Highlights:

  • Optimizing Behavior Change and Minimizing Risk
  • Emerging Technologies in Coronary Artery Disease Assessment: Insights Provided by Intravascular Ultrasound
  • Identifying Populations at Risk: Functional Impairment and Emotional Distress
  • Improving Physician Adherence to Cholesterol Management Guidelines
  • Will Health Promotion Save Money for Managed Care Organizations? A Decision Framework

P&T Digest: Glaucoma

Sharad S. Mansukani, MD, Chief Medical Editor

As the American population ages, the prevalence of glaucoma rises, thus consuming greater medical and financial resources. For the first time, MCOs are attempting to understand ophthalmologic diseases, their interest driven by the market appearance of several new pharmaceutical products to treat glaucoma. The efficacy of these products has created demand and, in turn, a need for appropriate criteria for their utilization. This digest of existing literature and best practices gives physicians and pharmacists on pharmacy and therapeutics committees up-to-date information about the most efficacious and cost-effective medical treatments available in a centralized format virtually unavailable elsewhere.

Highlights:

  • Introduction: Glaucoma Arrives on Managed Care’s Doorstep
  • Prevalence, Utilization, and Economic Implications
  • Clinical Guidelines for the Treatment of Glaucoma
  • Glaucoma Medications: A Drug Therapy Review
  • Considerations in the Pharmacoeconomics of Glaucoma
  • Current Formulary Status of Glaucoma Agents
  • Constructing Disease Management Programs for Glaucoma
  • Improving Adherence to Drug Treatment Regimens

Managed Care’s Top Ten Articles of 2016

There’s a lot more going on in health care than mergers (Aetna-Humana, Anthem-Cigna) creating huge players. Hundreds of insurers operate in 50 different states. Self-insured employers, ACA public exchanges, Medicare Advantage, and Medicaid managed care plans crowd an increasingly complex market.

Major health care players are determined to make health information exchanges (HIEs) work. The push toward value-based payment alone almost guarantees that HIEs will be tweaked, poked, prodded, and overhauled until they deliver on their promise. The goal: straight talk from and among tech systems.

They bring a different mindset. They’re willing to work in teams and focus on the sort of evidence-based medicine that can guide health care’s transformation into a system based on value. One question: How well will this new generation of data-driven MDs deal with patients?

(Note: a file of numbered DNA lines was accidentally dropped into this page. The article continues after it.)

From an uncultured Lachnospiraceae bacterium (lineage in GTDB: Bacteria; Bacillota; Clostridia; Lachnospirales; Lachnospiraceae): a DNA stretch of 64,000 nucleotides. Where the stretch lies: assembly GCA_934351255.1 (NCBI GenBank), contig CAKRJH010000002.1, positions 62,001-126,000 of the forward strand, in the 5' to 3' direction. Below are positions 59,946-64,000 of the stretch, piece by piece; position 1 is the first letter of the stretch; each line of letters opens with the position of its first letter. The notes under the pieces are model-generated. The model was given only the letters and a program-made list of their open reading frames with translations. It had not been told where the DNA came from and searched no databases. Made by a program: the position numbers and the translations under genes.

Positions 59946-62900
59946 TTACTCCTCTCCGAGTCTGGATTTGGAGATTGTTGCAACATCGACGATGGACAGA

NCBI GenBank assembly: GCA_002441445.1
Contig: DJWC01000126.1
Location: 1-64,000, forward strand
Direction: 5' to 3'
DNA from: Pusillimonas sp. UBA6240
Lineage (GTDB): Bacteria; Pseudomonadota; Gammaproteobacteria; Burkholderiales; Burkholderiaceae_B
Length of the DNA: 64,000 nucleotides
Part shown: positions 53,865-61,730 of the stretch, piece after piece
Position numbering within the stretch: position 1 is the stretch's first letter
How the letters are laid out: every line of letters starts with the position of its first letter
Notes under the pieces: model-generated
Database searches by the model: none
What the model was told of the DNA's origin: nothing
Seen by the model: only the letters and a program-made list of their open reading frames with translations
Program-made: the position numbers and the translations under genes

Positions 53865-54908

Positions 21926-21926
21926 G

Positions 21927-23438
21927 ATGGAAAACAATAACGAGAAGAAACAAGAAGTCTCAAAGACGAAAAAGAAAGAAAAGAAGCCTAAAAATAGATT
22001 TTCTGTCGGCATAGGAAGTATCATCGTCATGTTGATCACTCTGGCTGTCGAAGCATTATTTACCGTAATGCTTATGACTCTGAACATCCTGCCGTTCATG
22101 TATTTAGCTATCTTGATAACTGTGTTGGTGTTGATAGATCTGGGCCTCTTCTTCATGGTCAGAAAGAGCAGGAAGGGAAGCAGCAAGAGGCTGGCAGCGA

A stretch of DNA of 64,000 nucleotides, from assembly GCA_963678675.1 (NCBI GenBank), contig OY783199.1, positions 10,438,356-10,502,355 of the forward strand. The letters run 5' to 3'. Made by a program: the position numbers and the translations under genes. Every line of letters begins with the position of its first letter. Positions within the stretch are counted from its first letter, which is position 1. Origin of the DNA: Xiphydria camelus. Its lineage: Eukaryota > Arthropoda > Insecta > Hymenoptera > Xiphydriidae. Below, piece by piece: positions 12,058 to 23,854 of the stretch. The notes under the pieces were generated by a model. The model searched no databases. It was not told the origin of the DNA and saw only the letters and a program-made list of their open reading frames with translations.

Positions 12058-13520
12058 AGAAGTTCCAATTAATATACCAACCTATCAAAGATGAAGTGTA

The surge of new MS treatments have been for the relapsing-remitting form of the disease. There’s hope for sufferers of a different form of MS. By homing in on CD20-positive B cells, ocrelizumab is able to knock them out and other aberrant B cells circulating in the bloodstream.

A flood of tests have insurers ramping up prior authorization and utilization review. Information overload is a problem. As doctors struggle to keep up, health plans need to get ahead of the development of the technology in order to successfully manage genetic testing appropriately.

Having the data is one thing. Knowing how to use it is another. Applying its computational power to the data, a company called RowdMap puts providers into high-, medium-, and low-value buckets compared with peers in their markets, using specific benchmarks to show why outliers differ from the norm.
Competition among manufacturers, industry consolidation, and capitalization on me-too drugs are cranking up generic and branded drug prices. This increase has compelled PBMs, health plan sponsors, and retail pharmacies to find novel ways to turn a profit, often at the expense of the consumer.
The development of recombinant DNA and other technologies has added a new dimension to care. These medications have revolutionized the treatment of rheumatoid arthritis and many of the other 80 or so autoimmune diseases. But they can be budget busters and have a tricky side effect profile.

Shelley Slade
Vogel, Slade & Goldstein

Hub programs have emerged as a profitable new line of business in the sales and distribution side of the pharmaceutical industry that has got more than its fair share of wheeling and dealing. But they spell trouble if they spark collusion, threaten patients, or waste federal dollars.

More companies are self-insuring—and it’s not just large employers that are striking out on their own. The percentage of employers who fully self-insure increased by 44% in 1999 to 63% in 2015. Self-insurance may give employers more control over benefit packages, and stop-loss protects them against uncapped liability.